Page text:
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Brazil Hit By An Explosive Wave Of Bank Thefts


Violence in Rio de Janeiro has gotten so bad that Brazil's president recently put the military in charge of security there. The recent crime wave has many people worried. Those who live near banks have particular concerns, as NPR's Philip Reeves reports.

PHILIP REEVES, BYLINE: Dilza Roxo lives in quite a nice part of town. She has a sixth-floor apartment not far from Rio's Sugarloaf Mountain. Not long ago, Roxo was woken in the night by this.


REEVES: That happened inside her building.

DILZA ROXO: (Speaking Portuguese).

REEVES: "The explosion echoed across town," she says. "It was really frightening." On the building's ground floor there's a branch of the Santander Bank. The blast, recorded on a resident's cell phone, was by a gang blowing open cash machines.

ROXO: (Speaking Portuguese).

REEVES: Roxo says there were around 20 men with guns and ski masks. No one was hurt, but the attacks badly rattled Roxo and her husband. They're trying to move out, but it's not easy these days finding a buyer for an apartment in Rio in a building that contains a bank. An average of five banks a month were hit in and around the city last year, says Rio's Institute of Public Security. That's up a third on 2016. So far this year, the rate's even higher.


REEVES: The street is completely - there's glass scattered across the pavement here and about 10 shattered windows. There's obviously been an explosion of some force.

That's the scene at a branch of the Bank of Brazil in north Rio this month. Its cash machines were also blown up. Most residents are so frightened of reprisals by criminal gangs they won't talk about what happened. Luiza lives across the road from that bank.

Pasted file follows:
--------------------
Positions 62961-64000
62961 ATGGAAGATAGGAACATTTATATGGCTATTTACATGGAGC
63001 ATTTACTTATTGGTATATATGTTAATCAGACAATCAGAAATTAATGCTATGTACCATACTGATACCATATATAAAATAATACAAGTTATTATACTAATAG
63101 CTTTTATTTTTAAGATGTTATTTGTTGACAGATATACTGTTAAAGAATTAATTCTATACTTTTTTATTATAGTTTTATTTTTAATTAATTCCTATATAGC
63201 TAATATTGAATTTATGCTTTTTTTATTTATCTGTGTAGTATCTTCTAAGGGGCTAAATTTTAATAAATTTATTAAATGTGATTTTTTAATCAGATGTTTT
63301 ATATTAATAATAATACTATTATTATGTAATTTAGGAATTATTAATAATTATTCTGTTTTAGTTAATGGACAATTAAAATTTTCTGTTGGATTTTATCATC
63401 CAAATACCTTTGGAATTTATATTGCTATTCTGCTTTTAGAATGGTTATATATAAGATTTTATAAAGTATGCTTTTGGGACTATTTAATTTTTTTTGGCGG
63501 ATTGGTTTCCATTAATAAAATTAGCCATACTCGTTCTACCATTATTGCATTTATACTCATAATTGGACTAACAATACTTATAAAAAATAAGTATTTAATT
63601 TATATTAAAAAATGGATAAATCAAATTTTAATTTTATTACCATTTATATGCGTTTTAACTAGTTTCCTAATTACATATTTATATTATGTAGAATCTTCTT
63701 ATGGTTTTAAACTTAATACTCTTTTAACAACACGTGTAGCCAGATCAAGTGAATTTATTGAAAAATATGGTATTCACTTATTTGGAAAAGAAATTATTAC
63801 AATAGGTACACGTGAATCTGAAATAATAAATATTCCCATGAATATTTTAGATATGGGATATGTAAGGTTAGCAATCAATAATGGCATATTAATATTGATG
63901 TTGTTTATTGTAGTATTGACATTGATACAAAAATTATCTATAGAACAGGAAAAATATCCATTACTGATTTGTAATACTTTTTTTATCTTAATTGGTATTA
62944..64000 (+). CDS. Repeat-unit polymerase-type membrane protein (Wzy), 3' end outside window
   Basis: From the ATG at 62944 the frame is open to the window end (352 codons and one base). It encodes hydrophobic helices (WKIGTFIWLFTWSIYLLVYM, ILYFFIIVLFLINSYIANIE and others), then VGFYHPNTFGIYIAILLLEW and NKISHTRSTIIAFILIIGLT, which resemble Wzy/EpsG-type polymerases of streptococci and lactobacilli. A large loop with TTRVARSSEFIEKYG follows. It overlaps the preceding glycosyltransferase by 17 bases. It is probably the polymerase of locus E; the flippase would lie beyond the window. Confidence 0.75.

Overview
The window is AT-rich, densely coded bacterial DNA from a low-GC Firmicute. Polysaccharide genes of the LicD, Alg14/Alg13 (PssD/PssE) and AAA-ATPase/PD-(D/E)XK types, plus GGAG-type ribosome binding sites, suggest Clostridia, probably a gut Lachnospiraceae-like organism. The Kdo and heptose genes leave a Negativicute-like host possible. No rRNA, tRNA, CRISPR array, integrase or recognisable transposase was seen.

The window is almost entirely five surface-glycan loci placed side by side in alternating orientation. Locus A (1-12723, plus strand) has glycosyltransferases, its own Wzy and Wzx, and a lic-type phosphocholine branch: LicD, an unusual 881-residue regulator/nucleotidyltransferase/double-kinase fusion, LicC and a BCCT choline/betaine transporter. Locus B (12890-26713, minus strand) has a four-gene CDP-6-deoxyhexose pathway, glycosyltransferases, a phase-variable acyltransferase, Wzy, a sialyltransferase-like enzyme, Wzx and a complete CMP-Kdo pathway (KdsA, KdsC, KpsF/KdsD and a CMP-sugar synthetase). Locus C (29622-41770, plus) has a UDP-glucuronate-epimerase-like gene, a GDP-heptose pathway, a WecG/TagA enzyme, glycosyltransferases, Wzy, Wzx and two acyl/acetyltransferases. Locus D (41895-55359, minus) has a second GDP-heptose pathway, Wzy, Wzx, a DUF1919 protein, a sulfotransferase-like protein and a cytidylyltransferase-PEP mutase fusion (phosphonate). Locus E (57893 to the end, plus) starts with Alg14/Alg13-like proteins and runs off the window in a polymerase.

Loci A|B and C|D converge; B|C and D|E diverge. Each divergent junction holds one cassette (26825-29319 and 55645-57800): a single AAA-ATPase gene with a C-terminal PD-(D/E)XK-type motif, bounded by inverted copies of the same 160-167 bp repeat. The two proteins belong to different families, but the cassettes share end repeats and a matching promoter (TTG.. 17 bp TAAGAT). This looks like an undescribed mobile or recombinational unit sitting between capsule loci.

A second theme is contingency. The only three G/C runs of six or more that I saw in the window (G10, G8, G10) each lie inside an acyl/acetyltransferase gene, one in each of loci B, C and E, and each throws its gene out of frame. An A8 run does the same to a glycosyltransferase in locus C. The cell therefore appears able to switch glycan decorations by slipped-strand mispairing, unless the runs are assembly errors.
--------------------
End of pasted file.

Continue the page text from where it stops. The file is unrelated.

LUIZA: (Speaking Portuguese).

REEVES: "The explosion was like a cannon firing," says Luiza, who asked for her full name to be withheld for safety reasons. "It's getting really dangerous here," she says.

LUIZA: (Speaking Portuguese).

REEVES: "I dream of moving away." Analysts believe these bank robberies are mostly by drug trafficking gangs seeking another source of revenue. These gangs have plenty of weapons, says Vinicius Cavalcante, a security adviser to Rio's mayor.

VINICIUS CAVALCANTE: (Speaking Portuguese).

REEVES: "Large amounts of commercial dynamite and TNT are in criminal hands," he says. Some of it's smuggled into Brazil from neighboring Paraguay and Bolivia. Cavalcante says the gangs often lack expertise in explosives, so when they blow open a cash machine...

CAVALCANTE: (Speaking Portuguese).

REEVES: Buildings get damaged and people get hit by shrapnel. Rio has become a deeply anxious city. This anxiety is about more than just banks. A war's erupted between rival drug gangs inside favelas. Deadly shootings happen every day. There's a robbery epidemic. These days, when a thief in Rio demands your cell phone...

BRUNO DOS SANTOS: (Speaking Portuguese).

REEVES: He might well be armed with an AK-47, says Bruno Dos Santos. Dos Santos is a community leader in North Rio. Last week, millions of people were out on Rio's streets celebrating Carnival. Not in Dos Santos' neighborhood. It canceled its street party because of worries about violence.

DOS SANTOS: (Speaking Portuguese).

REEVES: "It's sad," says Dos Santos. "That's the only fun we have in our community." Brazil's president, Michel Temer, has now stepped in. Some doubt whether Temer's decree placing Brazil's army in charge of security in Rio de Janeiro state will be effective. Few question the need for something to be done. That much was clear hours after Temer signed that decree Friday, when another bank in Rio was blown up. Philip Reeves, NPR News, Rio de Janeiro. Transcript provided by NPR, Copyright NPR.

NPR transcripts are created on a rush deadline by an NPR contractor. This text may not be in its final form and may be updated or revised in the future. Accuracy and availability may vary. The authoritative record of NPR’s programming is the audio record.

Philip Reeves
Philip Reeves is an award-winning international correspondent covering South America. Previously, he served as NPR's correspondent covering Pakistan, Afghanistan, and India.